Phosphatidylserine exposure on the surface of Leishmania amazonensis amastigotes modulates in vivo infection and dendritic cell function

J. L M Wanderley, P. E. Thorpe, M. A. Barcinski, L. Soong

Research output: Contribution to journalArticle

15 Scopus citations


Leishmania amazonensis parasites can cause diverse forms of leishmaniasis in humans and persistent lesions in most inbred strains of mice. In both cases, the infection is characterized by a marked immunosuppression of the host. We previously showed that amastigote forms of the parasite make use of surface-exposed phosphatidylserine (PS) molecules to infect host cells and promote alternative macrophage activation, leading to uncontrolled intracellular proliferation of the parasites. In this study, we demonstrated that treatment of infected mice with a PS-targeting monoclonal antibody ameliorated parasite loads and lesion development, which correlated with increased proliferative responses by lymphocytes. In addition, we observed an enhanced dendritic cell (DC) activation and antigen presentation in vitro. Our data imply that the recognition of PS exposed on the surface of amastigotes plays a role in down-modulating DC functions, in a matter similar to that of apoptotic cell clearance. This study provides new information regarding the mechanism of immune suppression in Leishmania infection.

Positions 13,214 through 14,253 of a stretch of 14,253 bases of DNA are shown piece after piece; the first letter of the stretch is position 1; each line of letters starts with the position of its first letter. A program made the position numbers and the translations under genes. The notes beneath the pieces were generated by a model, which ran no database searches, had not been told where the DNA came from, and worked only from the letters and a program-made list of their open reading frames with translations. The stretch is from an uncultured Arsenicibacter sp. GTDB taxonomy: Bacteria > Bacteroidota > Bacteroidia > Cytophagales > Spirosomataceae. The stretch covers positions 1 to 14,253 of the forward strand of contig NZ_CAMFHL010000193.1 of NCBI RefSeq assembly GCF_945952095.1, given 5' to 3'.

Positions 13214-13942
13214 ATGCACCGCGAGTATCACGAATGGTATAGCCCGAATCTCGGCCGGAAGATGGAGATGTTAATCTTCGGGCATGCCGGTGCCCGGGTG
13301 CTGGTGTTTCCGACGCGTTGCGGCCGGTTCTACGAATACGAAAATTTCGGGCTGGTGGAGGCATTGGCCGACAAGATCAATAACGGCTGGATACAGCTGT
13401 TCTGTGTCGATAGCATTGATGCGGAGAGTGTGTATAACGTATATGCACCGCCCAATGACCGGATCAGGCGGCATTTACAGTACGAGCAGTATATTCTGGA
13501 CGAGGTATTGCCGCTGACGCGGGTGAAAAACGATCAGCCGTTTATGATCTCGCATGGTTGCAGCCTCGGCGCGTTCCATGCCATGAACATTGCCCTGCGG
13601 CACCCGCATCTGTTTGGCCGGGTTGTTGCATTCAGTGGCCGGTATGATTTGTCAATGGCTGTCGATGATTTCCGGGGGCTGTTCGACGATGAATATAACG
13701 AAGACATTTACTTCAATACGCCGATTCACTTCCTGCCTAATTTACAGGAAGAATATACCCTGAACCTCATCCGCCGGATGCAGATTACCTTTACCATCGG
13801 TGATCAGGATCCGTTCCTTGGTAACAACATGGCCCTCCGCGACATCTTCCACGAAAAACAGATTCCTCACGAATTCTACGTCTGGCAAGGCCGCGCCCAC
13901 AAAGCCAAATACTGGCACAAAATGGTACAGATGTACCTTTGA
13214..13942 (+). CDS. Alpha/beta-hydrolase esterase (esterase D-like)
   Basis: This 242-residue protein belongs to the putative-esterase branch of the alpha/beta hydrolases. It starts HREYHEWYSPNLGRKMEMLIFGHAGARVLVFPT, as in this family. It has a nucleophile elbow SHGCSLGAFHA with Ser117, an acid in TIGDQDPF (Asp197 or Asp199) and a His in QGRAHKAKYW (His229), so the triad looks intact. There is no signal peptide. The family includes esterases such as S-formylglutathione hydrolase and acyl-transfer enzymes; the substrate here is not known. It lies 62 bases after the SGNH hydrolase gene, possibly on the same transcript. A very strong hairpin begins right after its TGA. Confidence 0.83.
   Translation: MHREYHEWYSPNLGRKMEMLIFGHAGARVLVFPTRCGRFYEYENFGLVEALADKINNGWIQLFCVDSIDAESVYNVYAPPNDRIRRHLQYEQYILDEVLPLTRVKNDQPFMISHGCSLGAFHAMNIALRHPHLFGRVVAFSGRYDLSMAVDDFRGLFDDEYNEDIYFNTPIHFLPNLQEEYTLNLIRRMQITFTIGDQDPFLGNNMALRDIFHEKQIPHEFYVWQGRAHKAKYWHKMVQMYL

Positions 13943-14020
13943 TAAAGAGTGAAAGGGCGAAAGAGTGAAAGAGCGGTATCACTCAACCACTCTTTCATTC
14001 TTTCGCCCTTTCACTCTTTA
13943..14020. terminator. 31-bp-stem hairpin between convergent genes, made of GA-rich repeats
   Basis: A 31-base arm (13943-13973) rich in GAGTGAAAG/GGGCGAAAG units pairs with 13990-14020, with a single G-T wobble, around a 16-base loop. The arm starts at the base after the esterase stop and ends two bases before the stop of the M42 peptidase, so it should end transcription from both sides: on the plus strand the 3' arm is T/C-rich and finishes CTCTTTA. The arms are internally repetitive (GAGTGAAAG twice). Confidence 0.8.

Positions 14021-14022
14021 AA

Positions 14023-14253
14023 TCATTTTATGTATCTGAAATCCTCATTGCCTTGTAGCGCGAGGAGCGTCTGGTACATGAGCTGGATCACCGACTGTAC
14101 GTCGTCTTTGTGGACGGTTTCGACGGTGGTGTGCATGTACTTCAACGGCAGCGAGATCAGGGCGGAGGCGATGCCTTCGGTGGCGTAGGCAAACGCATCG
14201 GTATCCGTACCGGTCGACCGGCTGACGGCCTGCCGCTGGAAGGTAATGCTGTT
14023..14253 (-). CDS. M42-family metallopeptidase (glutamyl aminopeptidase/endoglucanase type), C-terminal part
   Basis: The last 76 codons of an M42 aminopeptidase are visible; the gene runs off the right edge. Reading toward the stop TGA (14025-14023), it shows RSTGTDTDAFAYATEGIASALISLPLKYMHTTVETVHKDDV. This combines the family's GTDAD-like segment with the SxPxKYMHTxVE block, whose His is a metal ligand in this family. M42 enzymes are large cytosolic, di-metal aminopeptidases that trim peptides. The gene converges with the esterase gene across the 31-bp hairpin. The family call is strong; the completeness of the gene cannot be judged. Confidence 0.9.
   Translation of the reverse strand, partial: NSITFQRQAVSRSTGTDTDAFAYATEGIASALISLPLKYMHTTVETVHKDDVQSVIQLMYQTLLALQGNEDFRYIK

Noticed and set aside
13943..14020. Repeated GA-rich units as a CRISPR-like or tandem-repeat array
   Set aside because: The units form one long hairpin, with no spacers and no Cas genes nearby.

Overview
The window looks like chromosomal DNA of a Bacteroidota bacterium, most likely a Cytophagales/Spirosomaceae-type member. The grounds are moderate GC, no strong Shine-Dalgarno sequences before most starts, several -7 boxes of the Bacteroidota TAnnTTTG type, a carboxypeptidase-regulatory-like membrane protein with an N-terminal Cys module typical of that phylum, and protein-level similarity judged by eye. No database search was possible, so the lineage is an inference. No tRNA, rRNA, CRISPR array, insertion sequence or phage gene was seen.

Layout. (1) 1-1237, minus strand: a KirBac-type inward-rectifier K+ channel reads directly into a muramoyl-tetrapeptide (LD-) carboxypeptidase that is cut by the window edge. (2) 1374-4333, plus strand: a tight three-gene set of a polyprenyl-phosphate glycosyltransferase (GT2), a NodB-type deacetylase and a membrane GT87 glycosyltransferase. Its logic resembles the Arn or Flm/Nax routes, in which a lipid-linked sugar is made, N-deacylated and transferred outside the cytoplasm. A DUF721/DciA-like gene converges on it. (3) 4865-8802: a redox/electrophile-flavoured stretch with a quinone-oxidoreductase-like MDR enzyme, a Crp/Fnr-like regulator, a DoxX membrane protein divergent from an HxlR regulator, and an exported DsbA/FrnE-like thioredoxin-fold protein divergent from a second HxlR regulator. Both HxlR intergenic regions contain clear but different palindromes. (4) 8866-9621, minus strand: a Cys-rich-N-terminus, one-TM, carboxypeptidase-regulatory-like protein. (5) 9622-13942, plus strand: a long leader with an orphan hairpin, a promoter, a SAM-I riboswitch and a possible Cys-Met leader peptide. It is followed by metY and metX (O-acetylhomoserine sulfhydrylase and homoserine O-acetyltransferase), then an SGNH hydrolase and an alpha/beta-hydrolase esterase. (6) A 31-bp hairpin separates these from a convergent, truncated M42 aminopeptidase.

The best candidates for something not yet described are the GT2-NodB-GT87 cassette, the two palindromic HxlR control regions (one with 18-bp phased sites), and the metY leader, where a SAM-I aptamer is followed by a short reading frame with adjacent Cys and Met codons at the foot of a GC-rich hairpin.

Original languageEnglish (US)
Pages (from-to)109-119
Number of pages11
JournalParasite Immunology
Issue number3-4
StatePublished - Mar 1 2013



  • Dendritic cell
  • Immune evasion
  • Leishmania spp
  • Leishmaniasis

ASJC Scopus subject areas

  • Parasitology
  • Immunology

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